In order to understand Lebanon‘s complex society we need to dig into its history. And there are few stories in Lebanon with more ancient roots than the ones beginning in Byblos.
Byblos has become one of the country’s top tourist destination thanks to the many, wondrous historic landmarks. The first human settlement date back to at least 7000 years before Christ. The Phoenician historian Sanchuniathon – who wrote before the Trojan War – conveys a legendary origin of Byblos, founded by the titan Chronos as the first Phoenician town. Nowadays Byblos is considered to be the most ancient inhabited city in the world.
The name Byblos comes from ancient Greek. The arab name is Jubayl, which comes from canaanite Gubal, used during the Bronze Age, a combination of the words gb (‘source’ or ‘origin’) and El, the supreme goddess of the town’s ancient pantheon.
The fragile balance the Lebanese society stands on mirrors itself in Byblos vicissitudes. In 13th century the Mamluk rulers banished the Shiite people, who survives today as a little minority group among the Maronite majority.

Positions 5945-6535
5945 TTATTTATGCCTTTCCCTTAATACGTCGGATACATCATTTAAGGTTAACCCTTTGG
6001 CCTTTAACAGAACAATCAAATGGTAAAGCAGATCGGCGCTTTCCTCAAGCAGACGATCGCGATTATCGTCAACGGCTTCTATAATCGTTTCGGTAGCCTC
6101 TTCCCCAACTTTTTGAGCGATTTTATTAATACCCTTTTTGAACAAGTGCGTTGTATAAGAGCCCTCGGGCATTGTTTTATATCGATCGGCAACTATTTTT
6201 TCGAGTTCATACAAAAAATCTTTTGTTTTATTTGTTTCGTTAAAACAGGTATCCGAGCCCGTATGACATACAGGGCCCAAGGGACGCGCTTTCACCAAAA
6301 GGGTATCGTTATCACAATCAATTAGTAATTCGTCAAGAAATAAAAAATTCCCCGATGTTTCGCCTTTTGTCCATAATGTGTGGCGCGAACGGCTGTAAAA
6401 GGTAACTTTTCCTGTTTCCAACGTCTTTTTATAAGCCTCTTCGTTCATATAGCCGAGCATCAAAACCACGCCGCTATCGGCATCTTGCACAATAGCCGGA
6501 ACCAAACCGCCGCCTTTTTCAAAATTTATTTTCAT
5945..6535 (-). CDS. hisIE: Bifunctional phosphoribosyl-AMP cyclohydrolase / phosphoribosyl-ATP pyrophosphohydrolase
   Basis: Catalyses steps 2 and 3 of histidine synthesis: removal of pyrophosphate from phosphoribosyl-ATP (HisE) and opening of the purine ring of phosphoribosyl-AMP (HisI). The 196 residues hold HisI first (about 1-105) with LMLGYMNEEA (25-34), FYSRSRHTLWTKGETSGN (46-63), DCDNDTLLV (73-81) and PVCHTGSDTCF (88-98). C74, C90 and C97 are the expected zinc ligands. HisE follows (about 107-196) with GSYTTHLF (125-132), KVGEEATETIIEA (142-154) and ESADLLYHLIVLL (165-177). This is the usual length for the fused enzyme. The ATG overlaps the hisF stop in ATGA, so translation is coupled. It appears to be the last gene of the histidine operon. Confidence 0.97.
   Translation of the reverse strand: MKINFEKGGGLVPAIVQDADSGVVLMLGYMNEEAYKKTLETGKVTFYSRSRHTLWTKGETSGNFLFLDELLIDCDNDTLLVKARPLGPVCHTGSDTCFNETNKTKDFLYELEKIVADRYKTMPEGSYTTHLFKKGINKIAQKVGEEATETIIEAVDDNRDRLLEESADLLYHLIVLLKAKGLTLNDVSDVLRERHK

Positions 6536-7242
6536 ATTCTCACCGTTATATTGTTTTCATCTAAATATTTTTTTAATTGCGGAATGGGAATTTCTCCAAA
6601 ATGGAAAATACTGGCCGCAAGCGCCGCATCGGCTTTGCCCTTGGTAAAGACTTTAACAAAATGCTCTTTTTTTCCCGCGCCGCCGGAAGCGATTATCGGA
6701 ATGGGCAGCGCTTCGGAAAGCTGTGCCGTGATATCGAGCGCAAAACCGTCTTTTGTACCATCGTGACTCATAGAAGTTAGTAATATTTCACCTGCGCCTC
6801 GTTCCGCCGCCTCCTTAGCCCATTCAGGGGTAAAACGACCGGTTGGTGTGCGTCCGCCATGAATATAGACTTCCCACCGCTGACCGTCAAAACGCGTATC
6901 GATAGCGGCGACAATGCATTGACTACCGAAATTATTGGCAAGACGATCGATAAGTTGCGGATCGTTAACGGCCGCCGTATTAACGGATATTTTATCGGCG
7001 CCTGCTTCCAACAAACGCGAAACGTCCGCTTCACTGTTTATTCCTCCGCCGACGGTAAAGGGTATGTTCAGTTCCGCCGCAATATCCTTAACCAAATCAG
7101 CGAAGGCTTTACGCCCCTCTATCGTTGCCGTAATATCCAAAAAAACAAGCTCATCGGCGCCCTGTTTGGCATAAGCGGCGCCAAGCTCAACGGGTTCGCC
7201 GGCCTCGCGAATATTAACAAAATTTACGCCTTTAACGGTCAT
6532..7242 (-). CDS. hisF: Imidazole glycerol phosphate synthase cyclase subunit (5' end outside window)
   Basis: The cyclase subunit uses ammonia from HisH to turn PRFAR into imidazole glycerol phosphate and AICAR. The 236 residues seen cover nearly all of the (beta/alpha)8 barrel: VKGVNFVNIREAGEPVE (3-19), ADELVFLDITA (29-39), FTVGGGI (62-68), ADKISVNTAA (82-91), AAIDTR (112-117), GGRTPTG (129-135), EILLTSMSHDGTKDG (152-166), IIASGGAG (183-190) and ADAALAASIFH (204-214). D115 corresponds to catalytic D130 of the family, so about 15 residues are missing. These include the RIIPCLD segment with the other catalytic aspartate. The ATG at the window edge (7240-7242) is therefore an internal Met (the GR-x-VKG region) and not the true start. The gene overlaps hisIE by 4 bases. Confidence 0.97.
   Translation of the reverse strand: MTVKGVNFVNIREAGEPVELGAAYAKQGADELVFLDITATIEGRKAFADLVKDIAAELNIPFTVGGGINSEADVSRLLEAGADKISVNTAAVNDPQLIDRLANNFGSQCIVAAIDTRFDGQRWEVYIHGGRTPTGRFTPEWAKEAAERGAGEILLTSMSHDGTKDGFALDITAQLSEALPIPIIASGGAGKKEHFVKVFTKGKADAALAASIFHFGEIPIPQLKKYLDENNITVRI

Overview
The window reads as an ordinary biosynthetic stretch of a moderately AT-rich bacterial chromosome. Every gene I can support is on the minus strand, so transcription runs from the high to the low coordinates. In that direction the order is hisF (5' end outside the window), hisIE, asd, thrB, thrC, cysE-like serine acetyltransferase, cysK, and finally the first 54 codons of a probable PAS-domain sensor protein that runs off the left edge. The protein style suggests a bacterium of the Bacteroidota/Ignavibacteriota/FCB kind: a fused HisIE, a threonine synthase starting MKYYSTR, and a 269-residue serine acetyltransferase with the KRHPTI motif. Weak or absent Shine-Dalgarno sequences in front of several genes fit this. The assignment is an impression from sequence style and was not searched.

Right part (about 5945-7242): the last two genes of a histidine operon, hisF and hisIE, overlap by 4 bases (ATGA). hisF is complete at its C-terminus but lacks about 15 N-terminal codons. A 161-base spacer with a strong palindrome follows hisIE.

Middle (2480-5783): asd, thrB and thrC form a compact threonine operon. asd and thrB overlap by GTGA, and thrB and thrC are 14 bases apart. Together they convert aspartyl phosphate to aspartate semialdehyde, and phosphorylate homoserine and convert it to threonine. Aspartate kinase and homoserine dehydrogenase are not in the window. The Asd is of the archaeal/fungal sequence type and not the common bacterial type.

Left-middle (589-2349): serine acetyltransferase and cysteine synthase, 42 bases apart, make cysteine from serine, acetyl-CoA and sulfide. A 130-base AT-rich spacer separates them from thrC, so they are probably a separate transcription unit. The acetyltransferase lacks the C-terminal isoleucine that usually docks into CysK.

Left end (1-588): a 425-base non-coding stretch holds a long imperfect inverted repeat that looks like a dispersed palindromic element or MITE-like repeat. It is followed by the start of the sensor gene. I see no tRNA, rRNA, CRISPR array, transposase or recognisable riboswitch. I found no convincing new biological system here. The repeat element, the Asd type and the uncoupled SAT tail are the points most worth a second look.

The civilizations who run through the town left indelible marks. Many of them were buried under the debris moved by the sea during the centuries. The French started digging in the Twenties and went on for forty years. They uncovered Crusade fortresses, Roman theatres and Phoenician graves.
Meanwhile Lebanon grew richer under French mandate, and gained independence in 1943. It became a reference point in the Middle East not only for diplomatic relations, but also for international tourism.
In 1975 the tensions among the different religious groups – manipulated by foreign powers – escalated into the Lebanese Civil War. Then came the Israeli invasion, aimed to using Lebanon as a buffer state against the Palestinian artillery. Now the clashes have stopped, but the country still suffers from the Syrian and Palestinian crisis, and at the end of June three suicide bombs shook Beirut.
In 2006 Byblos’ walls and port were heavily damaged because of the war, but in the last years the town went back to its former splendour as a popular tourist destination. The archeological site, surrounded by the medieval walls, includes the ancient Phoenician temples, the Crusade castle and the Abdul Majid Mosque.
Close to the site, the old town and the suks enchant the visitors with a number of restaurants, bars, shops and boutiques.